Clarity over Wales’ future agriculture policy

CLA Cymru Senior Policy Adviser Fraser McAuley explores the detail in Welsh Government’s announcement about Glastir and Farming Connect and its response to the Agriculture (Wales) Bill white paper

Last week, Welsh Government made several important announcements on the future of farming in Wales, which has provided some much-needed clarity.

Welsh government announced that that it is committing £66m to allow the extension of Glastir Advanced, Commons and Organic contracts until December 2023. A further £7m will also extend Farming Connect’s advice service through to March 2023. This commitment has been a key ask from CLA Cymru for the past year as Glastir is a key income stream for many of our members and if not extended, there was a risk the significant environmental outcomes that have been made since it started in 2012 would have been lost.

Alongside the announcements on Glastir and Farming Connect, Welsh Government published its eagerly-awaited response to the Agriculture (Wales) Bill white paper that we responded to earlier this year. It reiterated that the bill will be laid before the Senedd in Spring 2022 and will include the following provisions:

Sustainable Land Management (SLM) & future support (including transition)

SLM will be established as the overarching principle for future agricultural policy, including future support. The Agriculture Bill will also provide the powers to establish, administer and close schemes, which enable and support the delivery of SLM. This will include the proposed Sustainable Farming Scheme (SFS). It will also provide the framework to support the transition from the Basic Payment Scheme (and other rural development schemes) to future schemes.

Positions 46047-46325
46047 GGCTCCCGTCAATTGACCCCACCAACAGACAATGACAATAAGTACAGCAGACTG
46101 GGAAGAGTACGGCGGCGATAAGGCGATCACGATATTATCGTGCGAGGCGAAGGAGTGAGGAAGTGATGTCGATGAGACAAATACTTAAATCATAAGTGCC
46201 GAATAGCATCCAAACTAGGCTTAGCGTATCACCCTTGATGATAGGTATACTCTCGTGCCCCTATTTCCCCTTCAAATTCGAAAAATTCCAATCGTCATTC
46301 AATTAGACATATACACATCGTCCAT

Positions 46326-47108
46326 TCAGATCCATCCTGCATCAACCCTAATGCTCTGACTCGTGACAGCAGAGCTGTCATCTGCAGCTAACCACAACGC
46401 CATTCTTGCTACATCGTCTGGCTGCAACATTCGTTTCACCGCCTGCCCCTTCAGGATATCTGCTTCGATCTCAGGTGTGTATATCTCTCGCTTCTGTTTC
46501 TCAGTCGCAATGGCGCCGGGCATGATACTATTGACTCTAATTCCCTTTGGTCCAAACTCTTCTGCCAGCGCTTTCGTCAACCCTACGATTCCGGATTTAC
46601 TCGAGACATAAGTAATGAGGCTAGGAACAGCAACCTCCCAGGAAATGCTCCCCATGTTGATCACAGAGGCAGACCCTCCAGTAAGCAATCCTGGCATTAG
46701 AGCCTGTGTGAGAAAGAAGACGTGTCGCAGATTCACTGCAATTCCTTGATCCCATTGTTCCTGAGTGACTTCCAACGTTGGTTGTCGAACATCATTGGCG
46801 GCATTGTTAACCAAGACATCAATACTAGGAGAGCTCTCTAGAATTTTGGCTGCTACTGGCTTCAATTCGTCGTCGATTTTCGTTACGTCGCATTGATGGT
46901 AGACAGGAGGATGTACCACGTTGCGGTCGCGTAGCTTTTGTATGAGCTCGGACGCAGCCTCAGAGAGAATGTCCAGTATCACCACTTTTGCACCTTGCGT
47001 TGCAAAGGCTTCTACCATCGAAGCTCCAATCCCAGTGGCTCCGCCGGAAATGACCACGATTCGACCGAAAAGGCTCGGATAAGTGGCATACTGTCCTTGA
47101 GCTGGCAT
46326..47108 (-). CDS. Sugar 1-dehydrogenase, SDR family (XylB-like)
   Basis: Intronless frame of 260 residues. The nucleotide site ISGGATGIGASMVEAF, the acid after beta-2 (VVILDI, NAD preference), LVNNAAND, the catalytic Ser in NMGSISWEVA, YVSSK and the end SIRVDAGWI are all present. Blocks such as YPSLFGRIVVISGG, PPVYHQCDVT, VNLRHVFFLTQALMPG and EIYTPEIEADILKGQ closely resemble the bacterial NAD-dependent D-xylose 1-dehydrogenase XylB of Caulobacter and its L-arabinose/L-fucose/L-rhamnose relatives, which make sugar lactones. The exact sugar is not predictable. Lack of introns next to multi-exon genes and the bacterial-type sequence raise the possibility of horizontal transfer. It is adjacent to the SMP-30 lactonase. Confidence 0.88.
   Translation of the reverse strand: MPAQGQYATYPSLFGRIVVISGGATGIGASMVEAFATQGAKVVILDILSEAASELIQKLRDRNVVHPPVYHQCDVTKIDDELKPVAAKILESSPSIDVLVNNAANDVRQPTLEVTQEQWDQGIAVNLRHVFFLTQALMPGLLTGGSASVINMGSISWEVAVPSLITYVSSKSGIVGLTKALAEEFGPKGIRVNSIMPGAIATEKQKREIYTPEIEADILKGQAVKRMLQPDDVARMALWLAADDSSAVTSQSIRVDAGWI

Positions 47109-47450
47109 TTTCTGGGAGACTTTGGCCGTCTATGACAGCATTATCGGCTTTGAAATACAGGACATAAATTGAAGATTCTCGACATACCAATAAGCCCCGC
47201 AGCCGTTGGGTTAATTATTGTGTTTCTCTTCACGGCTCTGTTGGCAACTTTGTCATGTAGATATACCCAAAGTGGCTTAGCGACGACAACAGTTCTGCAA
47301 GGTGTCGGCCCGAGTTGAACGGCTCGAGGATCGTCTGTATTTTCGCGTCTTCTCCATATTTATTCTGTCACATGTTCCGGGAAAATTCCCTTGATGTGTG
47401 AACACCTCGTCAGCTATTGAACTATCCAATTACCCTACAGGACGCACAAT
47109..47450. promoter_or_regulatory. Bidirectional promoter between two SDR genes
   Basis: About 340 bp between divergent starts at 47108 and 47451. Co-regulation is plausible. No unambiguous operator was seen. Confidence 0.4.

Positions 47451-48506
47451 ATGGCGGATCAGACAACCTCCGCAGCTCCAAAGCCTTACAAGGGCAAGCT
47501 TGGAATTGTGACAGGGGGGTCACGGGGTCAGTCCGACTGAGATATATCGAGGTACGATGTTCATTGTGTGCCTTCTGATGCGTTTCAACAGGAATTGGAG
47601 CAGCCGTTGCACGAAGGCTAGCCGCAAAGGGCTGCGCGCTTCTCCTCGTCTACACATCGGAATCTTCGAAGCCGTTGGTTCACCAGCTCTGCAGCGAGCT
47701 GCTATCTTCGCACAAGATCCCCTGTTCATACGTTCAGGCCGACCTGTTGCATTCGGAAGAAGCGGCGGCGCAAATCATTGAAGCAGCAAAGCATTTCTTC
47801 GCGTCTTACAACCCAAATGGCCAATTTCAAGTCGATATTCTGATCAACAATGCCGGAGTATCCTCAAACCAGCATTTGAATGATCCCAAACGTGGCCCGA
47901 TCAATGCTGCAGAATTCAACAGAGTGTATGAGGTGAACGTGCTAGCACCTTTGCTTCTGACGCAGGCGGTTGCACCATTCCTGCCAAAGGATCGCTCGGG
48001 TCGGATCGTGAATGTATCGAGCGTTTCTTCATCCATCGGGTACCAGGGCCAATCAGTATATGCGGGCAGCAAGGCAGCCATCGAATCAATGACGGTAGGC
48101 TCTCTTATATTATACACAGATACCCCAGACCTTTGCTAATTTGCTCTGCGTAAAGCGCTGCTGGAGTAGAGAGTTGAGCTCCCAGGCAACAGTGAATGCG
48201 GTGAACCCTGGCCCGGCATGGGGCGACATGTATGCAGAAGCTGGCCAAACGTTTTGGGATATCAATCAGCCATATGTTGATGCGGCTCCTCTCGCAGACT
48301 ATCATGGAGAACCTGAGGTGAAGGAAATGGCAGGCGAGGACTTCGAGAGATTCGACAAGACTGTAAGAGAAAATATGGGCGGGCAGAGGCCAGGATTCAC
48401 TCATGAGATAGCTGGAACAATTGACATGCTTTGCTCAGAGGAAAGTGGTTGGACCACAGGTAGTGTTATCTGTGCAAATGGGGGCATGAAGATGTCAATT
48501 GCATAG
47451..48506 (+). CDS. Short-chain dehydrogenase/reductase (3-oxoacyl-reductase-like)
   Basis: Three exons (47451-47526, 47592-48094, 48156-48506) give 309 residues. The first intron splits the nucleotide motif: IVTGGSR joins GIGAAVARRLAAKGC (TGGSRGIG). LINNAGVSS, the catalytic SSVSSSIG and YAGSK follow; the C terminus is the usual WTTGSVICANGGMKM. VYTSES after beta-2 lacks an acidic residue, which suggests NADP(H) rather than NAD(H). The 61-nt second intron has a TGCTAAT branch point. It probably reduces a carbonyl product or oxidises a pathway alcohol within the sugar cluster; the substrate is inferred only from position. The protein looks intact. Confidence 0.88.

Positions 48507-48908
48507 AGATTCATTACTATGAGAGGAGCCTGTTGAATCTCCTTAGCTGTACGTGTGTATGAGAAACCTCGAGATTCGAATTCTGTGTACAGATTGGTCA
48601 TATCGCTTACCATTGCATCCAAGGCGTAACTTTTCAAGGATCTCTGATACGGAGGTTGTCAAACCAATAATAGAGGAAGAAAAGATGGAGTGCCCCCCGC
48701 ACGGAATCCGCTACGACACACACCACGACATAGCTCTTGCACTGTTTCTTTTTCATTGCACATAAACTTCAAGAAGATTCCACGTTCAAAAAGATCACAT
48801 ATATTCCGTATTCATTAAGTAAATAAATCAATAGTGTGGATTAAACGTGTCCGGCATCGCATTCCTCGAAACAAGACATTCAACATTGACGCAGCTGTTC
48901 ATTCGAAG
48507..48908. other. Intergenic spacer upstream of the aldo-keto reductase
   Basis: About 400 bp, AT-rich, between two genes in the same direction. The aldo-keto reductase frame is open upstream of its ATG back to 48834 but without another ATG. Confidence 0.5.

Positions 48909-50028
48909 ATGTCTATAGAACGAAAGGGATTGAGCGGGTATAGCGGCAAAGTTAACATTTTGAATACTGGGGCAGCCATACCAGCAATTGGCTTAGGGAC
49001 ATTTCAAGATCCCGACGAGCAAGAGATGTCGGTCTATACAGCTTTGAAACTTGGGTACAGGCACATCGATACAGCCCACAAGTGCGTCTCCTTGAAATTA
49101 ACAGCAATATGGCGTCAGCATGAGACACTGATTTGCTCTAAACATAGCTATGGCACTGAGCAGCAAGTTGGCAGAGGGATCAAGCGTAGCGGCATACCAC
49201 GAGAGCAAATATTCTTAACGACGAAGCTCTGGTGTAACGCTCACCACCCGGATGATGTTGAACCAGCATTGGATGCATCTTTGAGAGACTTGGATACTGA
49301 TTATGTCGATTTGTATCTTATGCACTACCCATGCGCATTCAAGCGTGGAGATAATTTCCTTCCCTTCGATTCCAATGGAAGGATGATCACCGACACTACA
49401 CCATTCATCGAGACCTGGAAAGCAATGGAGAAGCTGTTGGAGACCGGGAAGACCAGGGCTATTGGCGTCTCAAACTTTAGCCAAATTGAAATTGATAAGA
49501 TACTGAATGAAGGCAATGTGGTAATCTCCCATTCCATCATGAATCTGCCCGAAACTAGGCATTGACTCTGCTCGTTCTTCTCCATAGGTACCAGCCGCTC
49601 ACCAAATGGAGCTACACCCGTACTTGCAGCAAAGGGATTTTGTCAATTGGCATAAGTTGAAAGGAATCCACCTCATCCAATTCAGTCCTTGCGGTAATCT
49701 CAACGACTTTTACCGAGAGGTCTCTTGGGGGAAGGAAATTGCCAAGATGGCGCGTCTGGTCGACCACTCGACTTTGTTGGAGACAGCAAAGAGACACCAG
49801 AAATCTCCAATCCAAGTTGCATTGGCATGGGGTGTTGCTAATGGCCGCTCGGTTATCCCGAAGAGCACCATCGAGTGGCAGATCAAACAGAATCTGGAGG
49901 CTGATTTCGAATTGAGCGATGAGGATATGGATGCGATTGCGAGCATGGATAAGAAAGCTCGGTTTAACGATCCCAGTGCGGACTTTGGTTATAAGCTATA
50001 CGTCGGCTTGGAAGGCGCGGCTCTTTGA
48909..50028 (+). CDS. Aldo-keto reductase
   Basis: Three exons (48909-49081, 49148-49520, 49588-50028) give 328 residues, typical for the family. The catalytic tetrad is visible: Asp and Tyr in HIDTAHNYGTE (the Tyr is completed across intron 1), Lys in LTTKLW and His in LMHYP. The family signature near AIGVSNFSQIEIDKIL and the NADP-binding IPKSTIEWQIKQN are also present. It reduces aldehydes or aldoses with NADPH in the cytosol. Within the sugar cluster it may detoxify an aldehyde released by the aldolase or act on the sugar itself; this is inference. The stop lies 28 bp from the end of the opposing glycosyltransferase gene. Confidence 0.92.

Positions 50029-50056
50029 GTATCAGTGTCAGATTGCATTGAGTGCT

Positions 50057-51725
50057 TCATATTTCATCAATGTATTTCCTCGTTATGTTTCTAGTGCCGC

Sunset powers

Welsh Government intends to legislate through the Agriculture Bill on those provisions which were taken for Welsh ministers through the Agriculture Act 2020 (England) and will expire on 31 December 2024.


Welsh Government intend to take regulation-making powers through the Agriculture Bill to enable tenants of Agricultural Holding Act 1986 tenancies to refer to dispute resolution requests for landlord’s consent to activities that are restricted under the terms of their tenancy agreement or requests for a variation of terms, where that request relates to the tenant accessing Welsh Government financial assistance schemes.


Welsh Government will include powers within the Agriculture Bill to ensure that Welsh ministers retain the power to review and amend Environmental Impact Assessment thresholds. They will include provisions in the bill amending the Forestry Act 1967 to allow Welsh ministers to add conditions to felling licenses and to allow felling licenses to be amended, suspended or revoked after licenses have been granted.


Welsh Government will bring forward legislation to amend the Wildlife and Countryside Act 1981 to ban the use of snares and glue traps.

National Minimum Standards and Civil Sanctions

Welsh Government intends to reduce the regulatory burden on farmers. It wants to make it easier for farmers to understand what they must do to comply with the law through the introduction of National Minimum Standards. They want to ensure enforcement is proportionate to the severity of the offence and avoid the criminalisation of farmers for less serious offences.

The announcements also covered a timetable for transition to the new Sustainable Farming Scheme before a full roll out in January 2025.

Please visit the CLA Cymru website here for full details and guidance or contact

The Welsh Government's response to the white paper can be found here.

Key contact:

Fraser McAuley
Fraser McAuley Senior Policy Adviser, CLA Cymru